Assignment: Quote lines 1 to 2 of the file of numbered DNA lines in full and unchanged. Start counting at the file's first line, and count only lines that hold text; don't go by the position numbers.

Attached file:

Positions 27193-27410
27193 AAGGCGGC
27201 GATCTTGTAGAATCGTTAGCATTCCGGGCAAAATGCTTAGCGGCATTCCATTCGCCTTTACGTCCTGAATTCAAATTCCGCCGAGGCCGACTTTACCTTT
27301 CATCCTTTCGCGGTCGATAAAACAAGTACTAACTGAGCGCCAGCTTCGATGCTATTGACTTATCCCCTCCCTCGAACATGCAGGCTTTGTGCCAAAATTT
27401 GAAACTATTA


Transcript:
Positions 27193-27410
27193 AAGGCGGC